While trying to get the group to have a civil discussion about the case before condemning a young man to die, juror eight quickly rose as the informal leader of the group. Being the first dissenter he stood out, and by expressing his desire to have an actual conversation about the case he took charge by beginning the discussion. As he expressed his views and the group debated he began to gain supporters, however some jurors questioned why he is in charge. However he was still able to efficiently lead the group’s discussions and was not dictatorial, therefore he proved to be an effective leader with minimal conflict. He was a democratic leader as he participated in the debate but also left most decisions to a vote of the other members of the group. A perfect example of this is at the beginning of the movie when they acknowledge that they are probably a hung jury, but he decides to have an anonymous paper vote, and if everyone again votes guilty he will go with them. This shows that he values the input of the members and he even goes around the table so that everyone has a chance to explain their vote.
The jury acts as a team by when they do a walking exercise to see if the old man was able to walk to the door to see the kid run away. They show potency by believing their experiment will prove their idea and, and they all contribute to experiment of creating a course and timing how long it would take to walk through it. They work together in the experiment because they know that the life of the accused boy is in their hands, yet they still all have their autonomy because they get to express their own opinion on the vote. The team realize that the judge has given them the choice of how the case will be settled; allowing a young man to live or die.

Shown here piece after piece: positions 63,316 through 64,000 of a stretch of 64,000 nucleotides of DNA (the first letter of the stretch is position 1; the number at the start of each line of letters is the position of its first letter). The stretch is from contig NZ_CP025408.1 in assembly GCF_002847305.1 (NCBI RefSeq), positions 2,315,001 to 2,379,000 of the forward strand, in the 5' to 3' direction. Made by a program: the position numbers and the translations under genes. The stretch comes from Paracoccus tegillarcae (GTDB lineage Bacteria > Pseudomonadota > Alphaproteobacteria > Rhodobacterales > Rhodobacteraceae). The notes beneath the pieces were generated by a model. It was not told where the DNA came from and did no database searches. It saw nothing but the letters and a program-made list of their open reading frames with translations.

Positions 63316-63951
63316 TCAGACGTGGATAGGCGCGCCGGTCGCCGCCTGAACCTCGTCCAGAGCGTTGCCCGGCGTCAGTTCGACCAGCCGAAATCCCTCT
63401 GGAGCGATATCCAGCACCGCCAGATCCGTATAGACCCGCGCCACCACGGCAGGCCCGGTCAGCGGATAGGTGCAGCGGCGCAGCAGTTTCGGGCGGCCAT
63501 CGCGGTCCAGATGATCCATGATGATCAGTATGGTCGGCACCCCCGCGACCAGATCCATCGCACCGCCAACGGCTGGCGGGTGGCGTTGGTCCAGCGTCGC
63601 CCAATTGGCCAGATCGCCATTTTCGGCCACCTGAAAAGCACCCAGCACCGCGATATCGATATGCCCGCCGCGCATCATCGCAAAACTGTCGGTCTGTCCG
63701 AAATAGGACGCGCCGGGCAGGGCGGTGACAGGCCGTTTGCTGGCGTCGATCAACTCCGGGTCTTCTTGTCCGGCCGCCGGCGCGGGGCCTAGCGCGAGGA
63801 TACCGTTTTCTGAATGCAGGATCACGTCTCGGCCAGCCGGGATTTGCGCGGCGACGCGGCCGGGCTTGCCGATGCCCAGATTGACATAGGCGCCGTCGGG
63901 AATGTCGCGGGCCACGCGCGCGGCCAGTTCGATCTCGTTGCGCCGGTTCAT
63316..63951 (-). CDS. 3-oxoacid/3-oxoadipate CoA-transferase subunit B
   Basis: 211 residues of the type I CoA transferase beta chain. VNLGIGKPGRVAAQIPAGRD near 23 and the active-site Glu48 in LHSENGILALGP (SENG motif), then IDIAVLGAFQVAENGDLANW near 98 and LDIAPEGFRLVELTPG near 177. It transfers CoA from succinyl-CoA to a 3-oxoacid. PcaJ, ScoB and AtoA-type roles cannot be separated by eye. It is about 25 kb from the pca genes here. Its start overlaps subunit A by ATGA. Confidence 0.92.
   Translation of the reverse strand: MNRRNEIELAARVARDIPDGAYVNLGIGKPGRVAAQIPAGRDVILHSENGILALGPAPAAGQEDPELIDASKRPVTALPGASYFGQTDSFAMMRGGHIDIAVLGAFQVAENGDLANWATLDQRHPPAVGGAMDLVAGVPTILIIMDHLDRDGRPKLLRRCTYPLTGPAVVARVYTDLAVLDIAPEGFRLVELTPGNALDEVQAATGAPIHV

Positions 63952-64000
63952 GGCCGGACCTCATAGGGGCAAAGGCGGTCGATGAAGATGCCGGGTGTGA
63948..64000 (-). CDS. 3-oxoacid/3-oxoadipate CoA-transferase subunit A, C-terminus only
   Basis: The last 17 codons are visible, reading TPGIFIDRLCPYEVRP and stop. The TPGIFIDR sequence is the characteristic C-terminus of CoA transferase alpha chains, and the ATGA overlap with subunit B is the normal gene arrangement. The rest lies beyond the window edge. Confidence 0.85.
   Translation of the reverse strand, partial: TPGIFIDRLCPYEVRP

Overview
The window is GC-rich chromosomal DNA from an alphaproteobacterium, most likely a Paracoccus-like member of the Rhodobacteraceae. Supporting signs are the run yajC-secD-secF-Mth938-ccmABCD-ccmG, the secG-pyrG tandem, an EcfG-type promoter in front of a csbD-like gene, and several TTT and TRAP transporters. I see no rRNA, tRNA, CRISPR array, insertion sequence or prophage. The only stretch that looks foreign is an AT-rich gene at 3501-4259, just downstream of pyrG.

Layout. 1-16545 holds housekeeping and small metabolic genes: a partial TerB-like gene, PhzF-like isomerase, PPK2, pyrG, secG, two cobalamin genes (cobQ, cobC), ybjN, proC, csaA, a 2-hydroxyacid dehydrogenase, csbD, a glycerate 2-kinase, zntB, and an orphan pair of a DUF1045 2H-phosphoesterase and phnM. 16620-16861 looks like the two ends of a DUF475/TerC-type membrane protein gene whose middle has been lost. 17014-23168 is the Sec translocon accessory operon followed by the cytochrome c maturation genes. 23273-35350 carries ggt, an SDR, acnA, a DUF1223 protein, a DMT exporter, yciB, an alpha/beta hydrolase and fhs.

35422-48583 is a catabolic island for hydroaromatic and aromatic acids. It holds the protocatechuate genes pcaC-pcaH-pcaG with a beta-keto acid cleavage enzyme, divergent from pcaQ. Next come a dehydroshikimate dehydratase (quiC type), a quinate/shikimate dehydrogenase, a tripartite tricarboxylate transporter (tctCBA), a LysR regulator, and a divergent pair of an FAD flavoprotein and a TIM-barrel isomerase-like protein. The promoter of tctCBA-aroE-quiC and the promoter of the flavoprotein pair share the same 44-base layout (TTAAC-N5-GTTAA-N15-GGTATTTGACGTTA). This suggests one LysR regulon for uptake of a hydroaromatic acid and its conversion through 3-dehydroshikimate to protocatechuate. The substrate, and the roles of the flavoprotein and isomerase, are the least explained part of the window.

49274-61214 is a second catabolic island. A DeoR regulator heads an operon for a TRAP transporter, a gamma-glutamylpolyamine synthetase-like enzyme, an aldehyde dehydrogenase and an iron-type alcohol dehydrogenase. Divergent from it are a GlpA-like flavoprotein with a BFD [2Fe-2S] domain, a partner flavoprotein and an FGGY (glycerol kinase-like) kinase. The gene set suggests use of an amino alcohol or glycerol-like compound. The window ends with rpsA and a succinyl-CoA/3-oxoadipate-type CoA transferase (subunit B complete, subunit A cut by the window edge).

In the beginning they only had so much information from what they heard from the trail to make their choice on what to do with the boy. With all the statements the jury heard, they never once heard the boy to tell his side of the story so they automatically took side of the prosecution. The limited information that was given to them came in to question when they began doing the experiments with the knife, titles of the movies, and the old man walking. Originally the group fails to achieve a true consensus because juror number 12 can’t live with condemning a person without talking about it. They try to achieve a true consensus by working together to convince him that the boy is guilty, but at the end they work together and discover that the boy is innocent. They eventually achieve true consensus when they all agree that the boy is innocent and they feel like they have accomplish the truth about the case.
The jury showed a perfect example of group think, which is when a group makes decisions by discouraging creativity and individual responsibility, especially in the beginning when they almost decided that the boy was guilty without any discussion. Juror eight was the devil’s advocate because he questioned the group thinking in order to make them actually discuss the case before they gave the verdict. Without juror number eight the rest of the men would have happily sentenced the boy to death and when on with their day. The film demonstrates a perfect example of group interactions and communications, and how one lone person can stand against an entire group for what is right.